At the broadest level, the natural and cultural heritage belongs to all people. We each have a right and responsibility to understand, appreciate and conserve its universal values. Heritage is a broad concept and includes the natural as well as the cultural environment. It encompasses landscapes, historic places, sites and built environments, as well as biodiversity, collections, past and continuing cultural practices, knowledge and living experiences. It records and expresses the long processes of historic development, forming the essence of diverse national, regional, indigenous and local identities and is an integral part of modern life. It is a dynamic social reference point and positive instrument for growth and change. The particular heritage and collective memory of each locality or community is irreplaceable and an important foundation for development, both now and into the future. At a time of increasing globalisation, the protection, conservation, interpretation and presentation of the heritage and cultural diversity of any particular place or region is an important challenge for people everywhere. However, management of that heritage, within a framework of internationally recognised and appropriately applied standards, is usually the responsibility of the particular community or custodian group. A primary objective for managing heritage is to communicate its significance and need for its conservation to its host community and to visitors. Reasonable and well managed physical, intellectual and/or emotive access to heritage and cultural development is both a right and a privilege. It brings with it a duty of respect for the heritage values, interests and equity of the present-day host community, indigenous custodians or owners of historic property and for the landscapes and cultures from which that heritage evolved.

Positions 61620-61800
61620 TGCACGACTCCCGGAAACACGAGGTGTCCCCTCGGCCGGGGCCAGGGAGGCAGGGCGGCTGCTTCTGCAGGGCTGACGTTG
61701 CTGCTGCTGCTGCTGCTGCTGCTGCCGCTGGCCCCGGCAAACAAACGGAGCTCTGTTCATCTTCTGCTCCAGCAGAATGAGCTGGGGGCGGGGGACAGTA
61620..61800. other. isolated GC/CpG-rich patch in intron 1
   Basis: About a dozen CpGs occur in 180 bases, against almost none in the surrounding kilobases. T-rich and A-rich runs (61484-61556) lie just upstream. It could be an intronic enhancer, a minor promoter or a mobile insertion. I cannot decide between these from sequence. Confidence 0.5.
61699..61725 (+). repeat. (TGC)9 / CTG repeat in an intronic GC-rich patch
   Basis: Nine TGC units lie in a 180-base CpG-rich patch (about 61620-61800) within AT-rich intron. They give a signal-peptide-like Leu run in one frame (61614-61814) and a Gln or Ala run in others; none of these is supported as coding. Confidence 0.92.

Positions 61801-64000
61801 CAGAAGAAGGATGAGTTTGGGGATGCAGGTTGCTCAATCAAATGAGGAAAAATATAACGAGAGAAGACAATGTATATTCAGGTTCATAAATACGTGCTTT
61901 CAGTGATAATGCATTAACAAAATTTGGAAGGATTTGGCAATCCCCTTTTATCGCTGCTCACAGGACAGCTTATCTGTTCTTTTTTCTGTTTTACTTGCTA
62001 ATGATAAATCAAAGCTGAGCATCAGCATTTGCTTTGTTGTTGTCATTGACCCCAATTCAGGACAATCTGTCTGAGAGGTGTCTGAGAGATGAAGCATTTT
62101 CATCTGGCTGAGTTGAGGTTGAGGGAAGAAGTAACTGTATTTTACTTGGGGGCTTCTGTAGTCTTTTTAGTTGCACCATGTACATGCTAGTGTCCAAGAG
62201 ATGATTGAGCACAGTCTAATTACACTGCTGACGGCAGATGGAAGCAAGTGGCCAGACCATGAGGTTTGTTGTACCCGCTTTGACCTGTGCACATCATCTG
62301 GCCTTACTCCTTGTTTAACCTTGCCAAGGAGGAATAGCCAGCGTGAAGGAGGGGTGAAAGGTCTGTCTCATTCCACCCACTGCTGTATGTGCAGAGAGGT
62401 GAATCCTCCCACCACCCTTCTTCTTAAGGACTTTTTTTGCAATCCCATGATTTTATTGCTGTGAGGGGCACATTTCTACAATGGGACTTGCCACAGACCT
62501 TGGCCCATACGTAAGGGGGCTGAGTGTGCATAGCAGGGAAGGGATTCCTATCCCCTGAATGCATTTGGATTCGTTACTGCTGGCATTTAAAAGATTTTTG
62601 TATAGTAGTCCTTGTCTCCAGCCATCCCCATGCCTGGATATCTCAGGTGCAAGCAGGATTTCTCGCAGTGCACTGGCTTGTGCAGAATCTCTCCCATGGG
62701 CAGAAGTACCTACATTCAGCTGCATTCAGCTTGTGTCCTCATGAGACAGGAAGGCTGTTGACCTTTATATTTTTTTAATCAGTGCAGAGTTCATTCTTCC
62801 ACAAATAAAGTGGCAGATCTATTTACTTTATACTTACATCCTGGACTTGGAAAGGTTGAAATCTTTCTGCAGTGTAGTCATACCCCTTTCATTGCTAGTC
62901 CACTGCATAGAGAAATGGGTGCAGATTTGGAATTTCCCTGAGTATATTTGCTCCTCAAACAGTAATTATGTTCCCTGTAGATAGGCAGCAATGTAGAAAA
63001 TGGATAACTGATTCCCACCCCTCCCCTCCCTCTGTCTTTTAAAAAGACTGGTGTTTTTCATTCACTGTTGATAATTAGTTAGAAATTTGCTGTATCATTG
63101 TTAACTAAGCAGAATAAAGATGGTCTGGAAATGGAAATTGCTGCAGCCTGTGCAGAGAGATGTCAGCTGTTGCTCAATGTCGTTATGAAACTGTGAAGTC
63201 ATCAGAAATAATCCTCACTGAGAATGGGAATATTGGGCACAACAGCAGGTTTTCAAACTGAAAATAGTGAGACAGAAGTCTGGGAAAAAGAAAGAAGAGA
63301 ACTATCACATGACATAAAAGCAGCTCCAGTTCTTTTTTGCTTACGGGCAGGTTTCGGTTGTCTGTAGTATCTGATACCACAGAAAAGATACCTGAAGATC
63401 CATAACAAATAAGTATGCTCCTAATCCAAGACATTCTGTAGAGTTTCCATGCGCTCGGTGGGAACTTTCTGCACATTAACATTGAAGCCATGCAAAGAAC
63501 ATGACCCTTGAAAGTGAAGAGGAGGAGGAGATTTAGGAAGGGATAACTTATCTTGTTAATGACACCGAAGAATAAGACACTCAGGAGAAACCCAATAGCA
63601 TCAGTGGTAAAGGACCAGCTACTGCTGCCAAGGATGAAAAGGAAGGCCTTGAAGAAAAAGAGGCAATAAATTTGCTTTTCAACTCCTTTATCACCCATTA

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Tourism and Cultural Heritage THE DYNAMIC INTERACTION BETWEEN TOURISM AND CULTURAL HERITAGE Domestic and international tourism continues to be among the foremost vehicles for cultural exchange, providing a personal experience, not only of that which has survived from the past, but of the contemporary life and society of others. It is increasingly appreciated as a positive force for natural and cultural conservation. Tourism can capture the economic characteristics of the heritage and harness these for conservation by generating funding, educating the community and influencing policy. It is an essential part of many national and regional economies and can be an important factor in development, when managed successfully. Tourism itself has become an increasingly complex phenomenon, with political, economic, social, cultural, educational, bio-physical, ecological and aesthetic dimensions. The achievement of a beneficial inter-action between the potentially conflicting expectations and aspirations of visitors and